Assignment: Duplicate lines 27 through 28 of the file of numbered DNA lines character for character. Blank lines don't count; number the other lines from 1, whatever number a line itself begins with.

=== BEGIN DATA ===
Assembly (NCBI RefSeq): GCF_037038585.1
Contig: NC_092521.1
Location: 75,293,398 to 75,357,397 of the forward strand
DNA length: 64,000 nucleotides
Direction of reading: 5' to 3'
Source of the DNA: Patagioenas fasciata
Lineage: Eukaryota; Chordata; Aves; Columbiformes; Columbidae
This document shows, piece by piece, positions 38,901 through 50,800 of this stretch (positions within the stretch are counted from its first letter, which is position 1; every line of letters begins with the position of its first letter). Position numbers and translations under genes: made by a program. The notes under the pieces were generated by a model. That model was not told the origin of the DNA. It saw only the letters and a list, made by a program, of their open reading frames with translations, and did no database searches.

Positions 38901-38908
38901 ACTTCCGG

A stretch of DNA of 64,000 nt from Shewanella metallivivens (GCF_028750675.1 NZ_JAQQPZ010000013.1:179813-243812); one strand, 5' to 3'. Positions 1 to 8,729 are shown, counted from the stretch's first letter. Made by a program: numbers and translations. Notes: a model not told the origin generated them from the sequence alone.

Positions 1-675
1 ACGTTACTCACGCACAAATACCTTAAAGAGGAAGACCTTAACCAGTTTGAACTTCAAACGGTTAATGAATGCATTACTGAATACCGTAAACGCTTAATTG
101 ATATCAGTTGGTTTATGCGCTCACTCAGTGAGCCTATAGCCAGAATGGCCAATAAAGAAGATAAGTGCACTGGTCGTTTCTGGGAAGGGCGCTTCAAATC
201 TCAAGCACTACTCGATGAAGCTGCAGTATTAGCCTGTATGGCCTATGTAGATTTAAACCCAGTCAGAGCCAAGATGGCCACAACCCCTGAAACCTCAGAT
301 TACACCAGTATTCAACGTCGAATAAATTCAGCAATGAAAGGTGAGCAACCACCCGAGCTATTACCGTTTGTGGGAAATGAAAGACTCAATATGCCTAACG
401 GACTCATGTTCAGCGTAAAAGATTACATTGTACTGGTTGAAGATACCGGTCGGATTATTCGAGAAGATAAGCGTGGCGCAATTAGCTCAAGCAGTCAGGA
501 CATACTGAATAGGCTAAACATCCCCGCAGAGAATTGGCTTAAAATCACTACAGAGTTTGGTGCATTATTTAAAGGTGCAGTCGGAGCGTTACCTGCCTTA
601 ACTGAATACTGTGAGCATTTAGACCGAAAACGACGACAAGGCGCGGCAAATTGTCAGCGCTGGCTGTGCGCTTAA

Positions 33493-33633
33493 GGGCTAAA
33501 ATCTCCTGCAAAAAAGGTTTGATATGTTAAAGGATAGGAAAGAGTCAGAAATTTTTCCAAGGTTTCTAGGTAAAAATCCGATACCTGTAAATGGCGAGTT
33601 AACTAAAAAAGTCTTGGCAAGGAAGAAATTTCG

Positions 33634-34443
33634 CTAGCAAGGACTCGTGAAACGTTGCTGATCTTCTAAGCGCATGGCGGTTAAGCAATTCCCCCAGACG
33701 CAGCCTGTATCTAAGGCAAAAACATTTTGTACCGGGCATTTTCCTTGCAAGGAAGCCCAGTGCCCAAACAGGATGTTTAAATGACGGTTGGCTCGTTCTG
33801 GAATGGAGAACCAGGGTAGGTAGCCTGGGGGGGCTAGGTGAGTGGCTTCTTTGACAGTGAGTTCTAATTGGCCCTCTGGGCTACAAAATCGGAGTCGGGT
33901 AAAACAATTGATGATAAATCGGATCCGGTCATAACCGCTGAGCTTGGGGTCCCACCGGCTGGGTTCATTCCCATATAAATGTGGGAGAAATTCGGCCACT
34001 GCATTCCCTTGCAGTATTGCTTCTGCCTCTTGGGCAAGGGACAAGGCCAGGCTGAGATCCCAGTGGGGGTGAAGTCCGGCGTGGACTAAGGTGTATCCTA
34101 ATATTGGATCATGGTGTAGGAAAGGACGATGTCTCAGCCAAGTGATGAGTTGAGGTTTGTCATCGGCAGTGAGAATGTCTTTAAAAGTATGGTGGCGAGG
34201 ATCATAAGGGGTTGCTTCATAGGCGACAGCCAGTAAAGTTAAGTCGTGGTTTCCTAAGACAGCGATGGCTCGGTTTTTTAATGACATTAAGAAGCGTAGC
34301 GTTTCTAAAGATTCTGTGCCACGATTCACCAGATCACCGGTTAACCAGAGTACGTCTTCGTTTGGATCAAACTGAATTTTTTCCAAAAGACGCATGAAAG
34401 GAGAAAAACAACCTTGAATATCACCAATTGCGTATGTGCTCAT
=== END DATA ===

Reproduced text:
33801 GAATGGAGAACCAGGGTAGGTAGCCTGGGGGGGCTAGGTGAGTGGCTTCTTTGACAGTGAGTTCTAATTGGCCCTCTGGGCTACAAAATCGGAGTCGGGT
33901 AAAACAATTGATGATAAATCGGATCCGGTCATAACCGCTGAGCTTGGGGTCCCACCGGCTGGGTTCATTCCCATATAAATGTGGGAGAAATTCGGCCACT